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Shedding Light on 2022’s Dark Web Statistics

Written by, Andriana Moskovska

Updated July, 20, 2023

Contrary to popular belief, not all of the dark web is bad. 

Despite alleged activities of drug and people trafficking, fraud and weapons sales, the dark web is also full of whistleblowers and justice-seekers who do actual good. 

Let’s take a look at some dark web statistics to get a better picture of this part of the internet. 

Ten Most Fascinating Dark Web Facts

  • The dark web constitutes around 5% of the Internet.
  • Darknet activity has increased by 300% in the last few years. 
  • The most common use for websites on Tor hidden services is drug-related.
  • Bitcoin transactions on the dark web almost tripled between 2012 and 2018.
  • 60% of listings on the dark web could harm companies. 
  • About 26 million Fortune 1000 employee credentials are available on the dark web.
  • The demand for malware creation on the dark web exceeds the supply by three times.
  • A UK hacked credit card details with CVV costs around $20 on the dark web.
  • Silk Road generated sales over $1 billion before being shut down in 2013. 
  • More than 700 listings are related to Covid-19 products.

General Dark Web Statistics

1. The dark web constitutes around 5% of the Internet.

(CSO, SentinelOne)

There are three parts to the Internet. Surface, or clean web, deep web, and dark web, aka darknet.

Launched in 2000 under the name ‘Freenet’, the dark side of the Web constitutes close to 5% of the entire Internet. The size of the deep web is estimated to be between 96% and 99%, whereas the surface Web accounts for just one to 4% of the total Internet.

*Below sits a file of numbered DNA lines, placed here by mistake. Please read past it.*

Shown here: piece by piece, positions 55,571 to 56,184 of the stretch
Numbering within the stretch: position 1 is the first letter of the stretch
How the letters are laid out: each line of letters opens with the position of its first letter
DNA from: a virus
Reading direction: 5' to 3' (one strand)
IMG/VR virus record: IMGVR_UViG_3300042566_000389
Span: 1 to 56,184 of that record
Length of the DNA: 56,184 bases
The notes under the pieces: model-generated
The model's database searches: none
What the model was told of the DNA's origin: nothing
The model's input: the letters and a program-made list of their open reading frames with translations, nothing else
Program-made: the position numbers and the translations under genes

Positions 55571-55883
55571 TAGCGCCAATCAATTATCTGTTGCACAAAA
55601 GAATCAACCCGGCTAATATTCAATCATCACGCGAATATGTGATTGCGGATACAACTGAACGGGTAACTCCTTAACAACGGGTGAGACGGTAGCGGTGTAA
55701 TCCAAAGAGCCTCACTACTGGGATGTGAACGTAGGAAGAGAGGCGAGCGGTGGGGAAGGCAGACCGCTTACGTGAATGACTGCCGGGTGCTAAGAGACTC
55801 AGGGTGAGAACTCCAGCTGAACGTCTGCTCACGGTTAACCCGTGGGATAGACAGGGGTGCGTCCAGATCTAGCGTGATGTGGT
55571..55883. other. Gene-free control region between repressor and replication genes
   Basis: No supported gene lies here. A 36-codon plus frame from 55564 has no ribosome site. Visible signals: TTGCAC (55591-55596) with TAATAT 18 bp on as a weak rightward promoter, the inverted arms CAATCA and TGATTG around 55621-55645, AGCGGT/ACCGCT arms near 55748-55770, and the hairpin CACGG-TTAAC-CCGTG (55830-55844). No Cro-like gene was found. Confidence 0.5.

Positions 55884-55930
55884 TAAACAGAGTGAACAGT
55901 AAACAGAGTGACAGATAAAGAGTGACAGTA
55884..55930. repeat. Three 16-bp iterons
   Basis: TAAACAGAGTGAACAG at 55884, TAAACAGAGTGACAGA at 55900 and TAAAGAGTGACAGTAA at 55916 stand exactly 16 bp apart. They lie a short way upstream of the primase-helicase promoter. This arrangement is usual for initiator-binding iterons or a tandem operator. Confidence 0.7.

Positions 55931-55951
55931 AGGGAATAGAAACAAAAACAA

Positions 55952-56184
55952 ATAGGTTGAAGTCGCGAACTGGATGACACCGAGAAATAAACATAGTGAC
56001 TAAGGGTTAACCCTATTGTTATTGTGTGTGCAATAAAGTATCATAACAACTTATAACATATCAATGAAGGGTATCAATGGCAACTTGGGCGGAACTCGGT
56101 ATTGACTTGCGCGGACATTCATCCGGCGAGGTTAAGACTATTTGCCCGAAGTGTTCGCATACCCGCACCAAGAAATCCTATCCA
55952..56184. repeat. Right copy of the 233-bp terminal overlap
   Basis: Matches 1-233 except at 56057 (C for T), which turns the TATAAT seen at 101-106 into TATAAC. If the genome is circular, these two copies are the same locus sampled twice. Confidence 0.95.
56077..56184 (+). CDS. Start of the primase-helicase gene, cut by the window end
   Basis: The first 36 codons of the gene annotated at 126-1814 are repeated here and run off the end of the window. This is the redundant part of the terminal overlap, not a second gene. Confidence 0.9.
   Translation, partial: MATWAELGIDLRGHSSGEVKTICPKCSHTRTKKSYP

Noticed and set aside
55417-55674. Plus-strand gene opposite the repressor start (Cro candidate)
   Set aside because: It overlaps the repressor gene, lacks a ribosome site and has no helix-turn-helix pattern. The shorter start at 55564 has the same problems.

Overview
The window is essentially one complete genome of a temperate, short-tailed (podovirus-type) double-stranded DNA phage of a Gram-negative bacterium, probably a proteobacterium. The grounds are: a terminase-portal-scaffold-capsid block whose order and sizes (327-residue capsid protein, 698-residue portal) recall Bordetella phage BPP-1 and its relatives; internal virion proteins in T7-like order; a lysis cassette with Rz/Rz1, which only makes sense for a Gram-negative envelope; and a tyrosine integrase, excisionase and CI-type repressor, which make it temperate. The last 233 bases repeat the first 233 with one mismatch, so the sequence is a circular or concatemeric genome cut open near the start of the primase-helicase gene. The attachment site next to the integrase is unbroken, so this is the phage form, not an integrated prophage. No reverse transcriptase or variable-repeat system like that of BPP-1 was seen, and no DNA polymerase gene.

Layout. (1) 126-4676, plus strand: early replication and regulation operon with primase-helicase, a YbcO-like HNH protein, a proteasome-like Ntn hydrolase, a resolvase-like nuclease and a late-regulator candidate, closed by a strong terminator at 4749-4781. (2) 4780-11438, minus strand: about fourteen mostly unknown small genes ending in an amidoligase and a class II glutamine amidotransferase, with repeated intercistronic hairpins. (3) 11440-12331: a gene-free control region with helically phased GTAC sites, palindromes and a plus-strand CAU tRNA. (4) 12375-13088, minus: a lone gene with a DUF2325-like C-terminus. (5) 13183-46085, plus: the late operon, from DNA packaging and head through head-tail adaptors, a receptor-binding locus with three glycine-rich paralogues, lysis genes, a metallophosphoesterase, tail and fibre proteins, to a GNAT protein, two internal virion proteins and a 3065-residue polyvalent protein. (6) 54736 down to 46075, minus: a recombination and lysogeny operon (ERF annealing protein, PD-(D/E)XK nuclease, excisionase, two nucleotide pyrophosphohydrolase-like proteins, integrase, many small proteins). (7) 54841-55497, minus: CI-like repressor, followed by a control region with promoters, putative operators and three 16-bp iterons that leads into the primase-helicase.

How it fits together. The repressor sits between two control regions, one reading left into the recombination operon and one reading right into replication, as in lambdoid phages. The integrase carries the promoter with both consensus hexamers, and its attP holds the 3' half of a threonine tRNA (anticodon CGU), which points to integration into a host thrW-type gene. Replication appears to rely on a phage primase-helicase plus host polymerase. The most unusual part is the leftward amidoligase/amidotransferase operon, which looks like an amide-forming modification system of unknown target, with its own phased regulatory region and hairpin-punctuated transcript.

What’s the difference between the dark web and the deep web?

The deep web is hidden as well, but mostly consists of content protected by a paywall, logins, passwords and other authentication forms.

2. The UK is amongst the countries with the lowest percentage of users of the dark web.

(ID Agent)

Regular browsers such as Chrome and Firefox simply won’t work to access the dark web. You will need to use special web browsers such as Tor and I2P, the former being the most popular dark web browser. 

Over 2 million users access the dark web through the Tor browser daily with Russia accounting for most users (21.80%). The UK is on the other end of the spectrum, where only 2.84% connect to the darknet with the Tor browser. 

3. Darknet activity has increased by 300% in the last few years. 

(Times Now)

The Tor browser has seen an increase in bandwidth capacity from 50 gigabits per second in 2014 to around 300 gigabits per second four years later. The number of unique Tor addresses for services also went up from 30,000 to 80,000 during the same period. 

(Taylor & Francis Group)

According to research that analysed over 5,000 live websites on the Tor darknet, around 1,547 had illicit content. The analysis discovered that the most common uses for websites on Tor hidden services included drugs (423 websites), finance (327), illegitimate pornography (122) and hacking (96). 

One noteworthy finding was the near-absence of Islamic extremism on Tor hidden services, with just a handful of active sites, dark web terrorism stats and facts reveal. 

5. Nearly a third% of North Americans used the dark web.